Shyama Prasad Mukherjee is among those valiant voices of contemporary India, who was planned to be forgotten. A tendency has pre-occupied itself after Nehruvian era that whosoever didn’t endorse or stand by the Nehruvian nationalism narrative was moved out from the regular discourse. For school going children, their NCERT textbooks will name Netaji Subhash Chandra Bose or Sardar Vallabhbhai Patel in two paragraphs, along with many other nationalists who are not in the books at all. Dr Mukherjee is not an exception here. Though one may argue that he lived merely for six more years after independence, and thus his influence over contemporary Indian history has its limits. But, it is significantly urgent to let children and people know that what he died for in 1953. Why a certain political group today name his as the father of Hindu Nationalism along with Vinayak Damodar Savarkar? What were his other contributions, regarding struggle for the independence, drafting of the constitution, towards society, education, institution builder and a political ideologue? These are some of the pressing questions which must be answered and remembered on his 114th birthday on 6th July, 2015.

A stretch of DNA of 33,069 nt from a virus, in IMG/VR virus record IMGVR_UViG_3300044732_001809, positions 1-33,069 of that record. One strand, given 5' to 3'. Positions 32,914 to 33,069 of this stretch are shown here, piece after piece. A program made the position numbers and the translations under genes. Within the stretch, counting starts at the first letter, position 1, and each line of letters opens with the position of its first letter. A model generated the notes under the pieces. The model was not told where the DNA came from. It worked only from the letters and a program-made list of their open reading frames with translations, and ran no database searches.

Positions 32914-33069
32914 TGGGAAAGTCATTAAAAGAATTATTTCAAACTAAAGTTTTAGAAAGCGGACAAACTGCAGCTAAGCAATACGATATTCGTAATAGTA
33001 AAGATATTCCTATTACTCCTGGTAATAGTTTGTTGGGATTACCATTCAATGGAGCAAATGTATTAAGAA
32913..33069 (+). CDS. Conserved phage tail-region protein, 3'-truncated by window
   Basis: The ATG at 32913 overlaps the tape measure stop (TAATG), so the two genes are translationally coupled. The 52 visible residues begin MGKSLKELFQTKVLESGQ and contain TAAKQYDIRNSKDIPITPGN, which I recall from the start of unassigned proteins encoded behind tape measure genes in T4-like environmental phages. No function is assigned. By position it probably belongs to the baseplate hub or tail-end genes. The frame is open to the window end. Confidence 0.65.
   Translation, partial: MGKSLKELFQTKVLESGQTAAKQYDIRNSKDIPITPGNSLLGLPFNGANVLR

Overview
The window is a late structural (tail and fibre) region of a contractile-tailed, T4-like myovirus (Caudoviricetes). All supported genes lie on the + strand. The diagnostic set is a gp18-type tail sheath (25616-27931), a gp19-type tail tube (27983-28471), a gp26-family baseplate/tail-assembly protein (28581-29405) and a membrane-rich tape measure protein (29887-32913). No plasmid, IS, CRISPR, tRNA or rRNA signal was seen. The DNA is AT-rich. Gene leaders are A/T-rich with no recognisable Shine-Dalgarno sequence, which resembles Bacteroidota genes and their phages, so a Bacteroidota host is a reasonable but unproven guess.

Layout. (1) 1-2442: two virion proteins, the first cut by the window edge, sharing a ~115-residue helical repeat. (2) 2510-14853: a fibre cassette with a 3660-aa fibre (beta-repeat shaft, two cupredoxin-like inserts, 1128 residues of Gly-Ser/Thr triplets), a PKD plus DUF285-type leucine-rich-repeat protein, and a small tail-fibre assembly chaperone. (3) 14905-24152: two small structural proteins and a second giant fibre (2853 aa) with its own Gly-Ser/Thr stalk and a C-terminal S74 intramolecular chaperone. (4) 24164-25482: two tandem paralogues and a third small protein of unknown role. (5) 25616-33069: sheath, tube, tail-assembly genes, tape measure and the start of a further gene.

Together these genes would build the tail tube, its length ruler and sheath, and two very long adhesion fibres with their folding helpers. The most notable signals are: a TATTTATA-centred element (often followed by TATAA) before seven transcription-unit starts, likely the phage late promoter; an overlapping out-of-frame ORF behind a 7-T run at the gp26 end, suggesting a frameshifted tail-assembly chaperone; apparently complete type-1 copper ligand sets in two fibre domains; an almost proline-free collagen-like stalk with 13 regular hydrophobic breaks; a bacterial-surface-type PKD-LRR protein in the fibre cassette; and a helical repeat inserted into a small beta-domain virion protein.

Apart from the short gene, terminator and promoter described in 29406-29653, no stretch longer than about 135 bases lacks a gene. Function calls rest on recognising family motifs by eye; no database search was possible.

Dr Mukherjee ( 6th July, 1901) was born in a Bengali Brahmin family to a celebrity father Dr. Ashutosh Mukherjee and mother, Jogmaya Mukherjee. His father Dr. Ashutosh Mukherjee was a judge of the High Court of Judicature at Fort Williams, Calcutta. He later became the Vice Chancellor of Calcutta University. When one takes birth with a silver spoon in mouth, it also comes up with a burden of responsibilities. Many accounts reveal that Dr Mukherjee grew up to be an introvert and emotional person. He suffered a huge personal setback, when he lost his wife Sudha Devi at a very early age, never to marry again. He was one of the highest qualified people among his contemporaries. He completed his BA (Hons.) English in 1921 and MA in Bengali in 1923 from Calcutta University. He left for England in 1926 to study at Lincoln’s Inn and became a barrister in 1927. A patriot and nationalist, he deeply understood the links of language and nationalism. During his regime as the Vice-Chancellor of Calcutta University (1934-1938), which was the youngest appointment in office, he invited Gurudev Rabindranath Tagore to deliver the convocation address first time in Bengali.